• Amy

BOOK REVIEW: London Lost Music Venues 2 by Paul Talling


First time writing a book review so we'll see how this goes!


Let's start off by saying I don't read books, I've only finished 2 novels in my adult life (a Courtney Love biography and Orwell's Animal Farm) but I love reference books, something you can flick through, look at the pictures and read tit bits that jump out as interesting. So while I've not read London Lost Music Venues 2 cover to cover I've read enough to get a feel for what a wonderful, well written book it is.


It's set out as each venue is mostly a double page spread with a few that have less photos only being on a single side. It gives the venue's name, full address, brief description (mostly including the years it was an active venue, capacity and what now occupies the site) and lots of photographs mainly focusing on how the site looks now along with tickets stubs and flyers for events that were held there.


I'm a massive gig goer and have been to countless shows in our capital however, unfortunately most of the venues included in this book are unfamiliar to me. It does however feature the Astoria which was a bucket list venue for me as it was the last place Richey Edwards played with the Manic Street Preachers before his 1994 disappearance. I was heartbroken it closed and was demolished before I had a chance to go. I know the Olympics were important but to me what they did to the Astoria was criminal.


There are other venues I'm familiar with such as Camden's Purple Turtle as Deaf Havana mention this in "The Past Six Years" where they talked about how other bands have progressed to Reading and Leeds but they're still "playing the Purple Turtle on New Year's Eve" until reading this book I didn't even realise the venue had closed and become a nightclub.


The book is beautifully written, giving a real feel for the venue and showcasing some of the standout events that happened at each one. It really is a charming read but also somewhat heartbreaking when you read that the building is demolished and the site turned into houses or worse still, demolished and just left as barren waste land.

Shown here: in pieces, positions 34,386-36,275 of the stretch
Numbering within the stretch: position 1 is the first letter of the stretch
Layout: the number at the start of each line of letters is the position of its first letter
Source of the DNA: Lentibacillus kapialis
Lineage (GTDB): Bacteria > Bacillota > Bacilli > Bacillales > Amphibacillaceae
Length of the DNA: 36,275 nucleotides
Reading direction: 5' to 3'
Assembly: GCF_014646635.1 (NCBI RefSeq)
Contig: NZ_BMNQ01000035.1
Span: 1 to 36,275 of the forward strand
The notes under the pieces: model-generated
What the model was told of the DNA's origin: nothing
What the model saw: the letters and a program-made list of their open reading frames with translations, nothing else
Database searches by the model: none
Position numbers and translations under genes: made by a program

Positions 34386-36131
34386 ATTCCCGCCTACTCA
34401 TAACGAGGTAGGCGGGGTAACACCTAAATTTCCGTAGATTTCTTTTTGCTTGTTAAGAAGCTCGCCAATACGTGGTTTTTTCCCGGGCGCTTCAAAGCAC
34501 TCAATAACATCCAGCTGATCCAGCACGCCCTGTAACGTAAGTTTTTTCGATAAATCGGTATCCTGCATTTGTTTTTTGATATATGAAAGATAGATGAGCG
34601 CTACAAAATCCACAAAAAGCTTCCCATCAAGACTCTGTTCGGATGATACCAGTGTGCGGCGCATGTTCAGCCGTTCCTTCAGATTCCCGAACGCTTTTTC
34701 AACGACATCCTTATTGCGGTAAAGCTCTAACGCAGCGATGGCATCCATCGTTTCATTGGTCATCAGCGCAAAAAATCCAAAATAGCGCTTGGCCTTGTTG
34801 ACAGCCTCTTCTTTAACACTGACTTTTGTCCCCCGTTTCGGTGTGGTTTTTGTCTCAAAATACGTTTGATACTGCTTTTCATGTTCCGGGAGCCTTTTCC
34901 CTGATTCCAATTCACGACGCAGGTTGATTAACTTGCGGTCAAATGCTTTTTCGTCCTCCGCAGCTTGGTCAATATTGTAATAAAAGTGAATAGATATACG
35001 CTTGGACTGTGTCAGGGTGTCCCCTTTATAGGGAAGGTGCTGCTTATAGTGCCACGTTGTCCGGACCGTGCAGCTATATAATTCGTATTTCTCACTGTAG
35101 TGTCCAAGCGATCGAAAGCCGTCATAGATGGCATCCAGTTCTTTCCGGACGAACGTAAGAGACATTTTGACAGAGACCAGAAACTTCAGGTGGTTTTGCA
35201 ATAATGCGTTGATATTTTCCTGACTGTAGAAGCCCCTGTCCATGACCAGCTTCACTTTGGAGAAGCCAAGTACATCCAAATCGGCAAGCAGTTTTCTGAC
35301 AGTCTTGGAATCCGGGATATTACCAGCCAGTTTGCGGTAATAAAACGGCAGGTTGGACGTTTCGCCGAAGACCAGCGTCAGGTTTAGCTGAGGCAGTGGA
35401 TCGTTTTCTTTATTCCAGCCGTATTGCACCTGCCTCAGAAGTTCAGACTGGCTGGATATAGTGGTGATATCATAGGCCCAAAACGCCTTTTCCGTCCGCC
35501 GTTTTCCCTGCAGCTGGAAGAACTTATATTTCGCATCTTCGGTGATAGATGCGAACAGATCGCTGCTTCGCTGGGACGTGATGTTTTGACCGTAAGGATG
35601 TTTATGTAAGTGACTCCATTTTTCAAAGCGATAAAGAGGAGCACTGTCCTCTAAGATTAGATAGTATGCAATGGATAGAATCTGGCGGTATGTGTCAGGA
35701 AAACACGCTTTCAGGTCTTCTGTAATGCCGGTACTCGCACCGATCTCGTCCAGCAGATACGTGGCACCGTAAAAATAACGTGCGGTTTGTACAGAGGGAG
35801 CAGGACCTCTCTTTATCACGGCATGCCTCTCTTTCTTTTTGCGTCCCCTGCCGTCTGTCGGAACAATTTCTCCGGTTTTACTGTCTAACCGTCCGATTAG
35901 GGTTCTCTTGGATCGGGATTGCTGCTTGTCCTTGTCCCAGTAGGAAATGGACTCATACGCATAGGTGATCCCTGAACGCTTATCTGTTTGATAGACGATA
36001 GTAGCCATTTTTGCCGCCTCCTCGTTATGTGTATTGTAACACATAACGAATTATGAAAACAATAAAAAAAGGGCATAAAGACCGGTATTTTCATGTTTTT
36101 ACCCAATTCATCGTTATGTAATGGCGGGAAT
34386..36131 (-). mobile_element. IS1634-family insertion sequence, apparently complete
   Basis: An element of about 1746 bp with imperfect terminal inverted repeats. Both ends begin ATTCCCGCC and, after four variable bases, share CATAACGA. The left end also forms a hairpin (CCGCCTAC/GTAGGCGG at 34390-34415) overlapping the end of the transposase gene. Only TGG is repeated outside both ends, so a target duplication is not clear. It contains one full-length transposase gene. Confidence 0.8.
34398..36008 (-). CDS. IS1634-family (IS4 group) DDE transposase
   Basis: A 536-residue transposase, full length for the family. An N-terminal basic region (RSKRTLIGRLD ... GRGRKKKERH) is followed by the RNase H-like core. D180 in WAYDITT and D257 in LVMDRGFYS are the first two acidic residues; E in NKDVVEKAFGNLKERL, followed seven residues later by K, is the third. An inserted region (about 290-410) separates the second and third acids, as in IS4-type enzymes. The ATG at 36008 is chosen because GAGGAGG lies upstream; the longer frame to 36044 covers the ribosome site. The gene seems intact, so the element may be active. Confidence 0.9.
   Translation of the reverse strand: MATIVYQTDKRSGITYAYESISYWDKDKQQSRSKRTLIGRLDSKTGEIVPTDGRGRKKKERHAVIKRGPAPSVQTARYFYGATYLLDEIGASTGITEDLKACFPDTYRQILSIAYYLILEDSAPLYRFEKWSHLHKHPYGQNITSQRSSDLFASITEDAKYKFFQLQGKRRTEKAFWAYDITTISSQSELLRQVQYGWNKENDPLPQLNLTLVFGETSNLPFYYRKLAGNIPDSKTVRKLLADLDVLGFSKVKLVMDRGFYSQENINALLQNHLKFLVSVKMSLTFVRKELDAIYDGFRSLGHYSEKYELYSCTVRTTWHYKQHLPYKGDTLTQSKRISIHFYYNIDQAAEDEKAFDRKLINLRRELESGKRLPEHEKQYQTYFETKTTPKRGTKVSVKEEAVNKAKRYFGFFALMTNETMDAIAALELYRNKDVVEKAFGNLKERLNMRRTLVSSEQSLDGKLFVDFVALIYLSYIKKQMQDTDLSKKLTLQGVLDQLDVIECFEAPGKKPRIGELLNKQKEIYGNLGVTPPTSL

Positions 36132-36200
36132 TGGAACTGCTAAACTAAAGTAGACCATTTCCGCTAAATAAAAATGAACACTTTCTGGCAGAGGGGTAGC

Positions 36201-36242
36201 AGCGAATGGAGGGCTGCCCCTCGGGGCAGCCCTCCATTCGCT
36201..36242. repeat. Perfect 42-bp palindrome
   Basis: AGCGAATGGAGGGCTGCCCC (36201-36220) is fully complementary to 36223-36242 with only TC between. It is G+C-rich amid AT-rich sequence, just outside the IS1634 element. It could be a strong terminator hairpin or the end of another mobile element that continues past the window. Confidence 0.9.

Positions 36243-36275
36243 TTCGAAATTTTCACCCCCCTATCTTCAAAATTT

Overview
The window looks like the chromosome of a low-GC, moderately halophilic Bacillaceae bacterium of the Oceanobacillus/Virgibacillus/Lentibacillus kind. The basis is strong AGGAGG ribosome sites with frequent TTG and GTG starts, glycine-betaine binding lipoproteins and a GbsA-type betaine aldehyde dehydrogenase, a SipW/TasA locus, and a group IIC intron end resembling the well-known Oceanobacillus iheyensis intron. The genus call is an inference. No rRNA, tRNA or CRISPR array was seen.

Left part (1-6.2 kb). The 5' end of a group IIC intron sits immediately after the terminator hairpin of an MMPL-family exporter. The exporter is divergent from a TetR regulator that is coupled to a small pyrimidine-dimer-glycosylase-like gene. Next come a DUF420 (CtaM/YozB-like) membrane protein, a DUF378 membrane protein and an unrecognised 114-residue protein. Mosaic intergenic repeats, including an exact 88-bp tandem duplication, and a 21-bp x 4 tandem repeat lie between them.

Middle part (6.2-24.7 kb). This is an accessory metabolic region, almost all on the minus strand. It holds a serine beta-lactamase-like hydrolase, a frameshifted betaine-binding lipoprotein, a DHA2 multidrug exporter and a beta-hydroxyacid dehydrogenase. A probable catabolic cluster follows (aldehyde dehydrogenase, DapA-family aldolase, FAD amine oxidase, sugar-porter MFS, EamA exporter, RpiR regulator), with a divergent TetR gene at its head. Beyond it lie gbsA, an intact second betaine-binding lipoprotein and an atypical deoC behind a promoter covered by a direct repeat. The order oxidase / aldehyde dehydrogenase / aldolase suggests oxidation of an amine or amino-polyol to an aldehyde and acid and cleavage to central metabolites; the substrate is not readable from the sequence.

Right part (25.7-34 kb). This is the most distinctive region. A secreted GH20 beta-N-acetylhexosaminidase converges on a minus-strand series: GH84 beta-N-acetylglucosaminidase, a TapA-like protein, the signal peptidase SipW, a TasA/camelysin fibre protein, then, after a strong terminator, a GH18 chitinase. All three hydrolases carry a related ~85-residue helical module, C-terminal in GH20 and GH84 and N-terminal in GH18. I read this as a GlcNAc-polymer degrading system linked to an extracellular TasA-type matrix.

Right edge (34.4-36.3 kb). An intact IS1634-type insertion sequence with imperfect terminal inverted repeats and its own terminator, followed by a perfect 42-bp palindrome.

Thankfully many of the venues still stand and have been repurposed into clubs or bars, which while it's a shame it's nice that they haven't just been left to decay. The ones that have been left to fall into a sorry state of disrepair still hold a glimmer of hope that one day they'll be returned to their former music house glory.



The posters and ticket stubs included in this book are wonderful, some going right back to the 50's and 60's featuring bands such as the Beatles who played Leyton Baths on 1934 as site which is now occupied by Tesco or 1000 capacity Turnmills which played host to Shaun Ryder, Peter Hook and Clint Boon all on the same line up.


The book shares details of some big venues such as the 15000 capacity London Area on the Isle of Dog which closed in 2005 and was later demolished, this is a venue I've never even heard of. Another big venue it includes is Earls Court, which closed in 2014 and I hadn't even realised so I was a little shocked by that!


It also features some tiny quirky venues such as Chilehurst Caves which, quite literally are caves that during WWII provided night shelter to some 15000 people. It later became a jazz venue in the 1950.


This book is truly magnificent. It's a wonderful piece of nostalgia not just to people familiar with London venues but to music lovers from anywhere in the world. It reminds you of bands you'd forgotten, gives you insight into venues you never knew existed and is just a good walk down memory lane.